Everyone is familiar with that quote from Lord Acton (1834 – 1902). Many people assume that it’s universally true, while others are aware of a few striking exceptions, from Lucius Quinctius Cincinnatus to George Washington.
Despite the exceptions, Acton’s principle seems to be the general rule; but we disagree with Acton. We don’t think it’s because of the corrupting effect of power. Rather, it’s because power tends to attract corrupt people. Thus, most revolutions — regardless of the idealism with which they begin — culminate with absolutism, e.g., Napoleon, Stalin, Mao, etc.
This is seen not only in politics, but also in religion. As long as religious beliefs exist in an arena of competition, they tend to be benevolent. But whenever one of them achieves monopoly power, its leaders exhibit the most ghastly examples of human depravity. Perhaps the worst tyrannies of all are those ruled by God-Kings — not only those like the Pharaohs of ancient Egypt, but also modern dictators who tend to use other titles, but they are God-Kings nevertheless, wielding supreme power in both politics and ideology. The best-known modern examples are Stalin and Hitler.
We’ve been spared that fate in America because the Founders intentionally set up a system of limited government, one not only held in check by the existence of quasi-sovereign states (which are much less sovereign these days), but also by governmental institutions that were created to keep each other in check, with the ultimate check provided by an armed population. It’s worked reasonably well — so far.
That’s all very nice, you’re thinking, but where is the Curmudgeon going with this? It should be obvious. Due to the absence of news about The Controversy between evolution and creationism, we are digressing into politics.
Let’s talk about the current contests for the US Presidential nomination. To be blunt, we think that both parties are crazed and leading us into trouble. We’ve written before of our acute discomfort with political developments in the US, with one party favoring a socialist, redistributionist welfare state, while the other party is increasingly creationist, sanctimonious, and theocratic. We know that our political opinions upset many of you, especially this post from 2010 — Creationism or Socialism: Which is Dumber? That’s one of our favorites, but it was probably our most contentious post ever.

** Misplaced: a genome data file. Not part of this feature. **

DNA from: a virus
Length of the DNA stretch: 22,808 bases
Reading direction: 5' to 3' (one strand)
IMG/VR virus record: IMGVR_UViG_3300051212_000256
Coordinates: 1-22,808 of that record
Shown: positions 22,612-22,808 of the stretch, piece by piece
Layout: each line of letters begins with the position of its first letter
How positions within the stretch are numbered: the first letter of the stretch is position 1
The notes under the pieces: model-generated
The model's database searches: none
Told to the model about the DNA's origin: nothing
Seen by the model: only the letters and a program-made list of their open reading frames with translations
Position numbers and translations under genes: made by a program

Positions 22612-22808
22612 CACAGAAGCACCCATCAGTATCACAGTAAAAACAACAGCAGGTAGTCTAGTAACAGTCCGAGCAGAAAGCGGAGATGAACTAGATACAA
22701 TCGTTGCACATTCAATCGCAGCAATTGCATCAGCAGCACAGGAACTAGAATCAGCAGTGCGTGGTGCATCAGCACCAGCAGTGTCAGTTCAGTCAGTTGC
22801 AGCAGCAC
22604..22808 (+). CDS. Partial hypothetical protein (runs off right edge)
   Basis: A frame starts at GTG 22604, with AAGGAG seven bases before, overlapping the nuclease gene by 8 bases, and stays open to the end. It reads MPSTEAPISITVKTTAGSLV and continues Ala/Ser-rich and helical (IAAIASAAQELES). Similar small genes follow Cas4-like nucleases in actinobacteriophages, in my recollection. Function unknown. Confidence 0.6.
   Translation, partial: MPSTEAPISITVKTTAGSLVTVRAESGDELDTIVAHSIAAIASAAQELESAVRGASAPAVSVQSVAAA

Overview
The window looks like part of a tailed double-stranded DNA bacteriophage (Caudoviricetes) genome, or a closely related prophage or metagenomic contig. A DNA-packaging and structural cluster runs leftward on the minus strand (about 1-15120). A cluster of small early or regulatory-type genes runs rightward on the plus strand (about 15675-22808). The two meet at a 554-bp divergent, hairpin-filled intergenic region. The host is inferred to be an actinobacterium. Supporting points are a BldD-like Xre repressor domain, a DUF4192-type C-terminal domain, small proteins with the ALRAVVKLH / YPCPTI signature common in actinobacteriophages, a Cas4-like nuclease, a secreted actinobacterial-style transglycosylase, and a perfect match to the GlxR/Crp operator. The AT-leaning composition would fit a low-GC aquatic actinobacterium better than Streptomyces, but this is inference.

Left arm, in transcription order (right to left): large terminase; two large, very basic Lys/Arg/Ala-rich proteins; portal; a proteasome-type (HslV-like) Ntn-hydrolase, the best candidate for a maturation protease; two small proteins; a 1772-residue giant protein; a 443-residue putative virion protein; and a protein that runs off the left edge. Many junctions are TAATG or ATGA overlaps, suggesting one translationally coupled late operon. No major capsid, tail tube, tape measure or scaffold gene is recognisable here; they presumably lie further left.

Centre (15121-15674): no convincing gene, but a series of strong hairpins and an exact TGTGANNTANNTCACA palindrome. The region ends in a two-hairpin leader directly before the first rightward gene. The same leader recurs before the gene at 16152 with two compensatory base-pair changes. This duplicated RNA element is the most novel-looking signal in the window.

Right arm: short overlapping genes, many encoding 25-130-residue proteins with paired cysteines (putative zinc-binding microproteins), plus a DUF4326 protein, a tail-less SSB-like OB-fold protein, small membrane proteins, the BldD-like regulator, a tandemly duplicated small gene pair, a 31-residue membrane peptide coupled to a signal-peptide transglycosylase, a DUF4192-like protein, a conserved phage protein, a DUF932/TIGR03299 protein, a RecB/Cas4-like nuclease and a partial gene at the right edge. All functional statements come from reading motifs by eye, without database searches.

Okay, what about the current race for the Presidency? On the Democrat side, there’s Hillary — about whom we don’t need to say anything — who is being opposed by the openly-socialist Sanders, who seems to be wildly supported by young voters. We wonder why we bother to spend billions on education, when we’re ending up with a generation of idiots. We should close the public schools and save the money. There would be no noticeable difference in the knowledge and thinking ability of young people. Anyway, as you’ve probably guessed, we see nothing in today’s Democrat party we could ever support. We know many of you feel differently. That’s okay; it’s our nature to be Curmudgeonly.
Which brings us to the Republicans. We’ve already posted about those who have declared themselves to be creationists. Most of the hard-core theocrats have already dropped out, which is very good. We abominate preacher-types who seek political power. Of those remaining in the race, only Trump hasn’t yet been specific about creationism — although he plays the religion card whenever he thinks it’s advisable. We suspect he’s only pandering. Anyway, he’s far from being our favorite. We no longer have a favorite.
It doesn’t matter now, but we liked Jeb Bush, who openly declared that he intended to run without the support of the GOP’s “base” of social conservatives — voters obsessively concerned with abortion, gay marriage, and Noah’s Ark. Unless Ted Cruz suddenly surges, we don’t need to worry about one of those.
If the eventual election is between Trump and one of the two Dems, your Curmudgeon’s decision won’t be enthusiastic, but it won’t be difficult. Even if the Dems are defeated, we’ll still be grumbling. It’s the Curmudgeonly thing to do.
We know we’ve upset many of you. Go ahead, unload. We’re used to it. Just keep it clean. We promise to return to The Controversy — as soon as we find some news.
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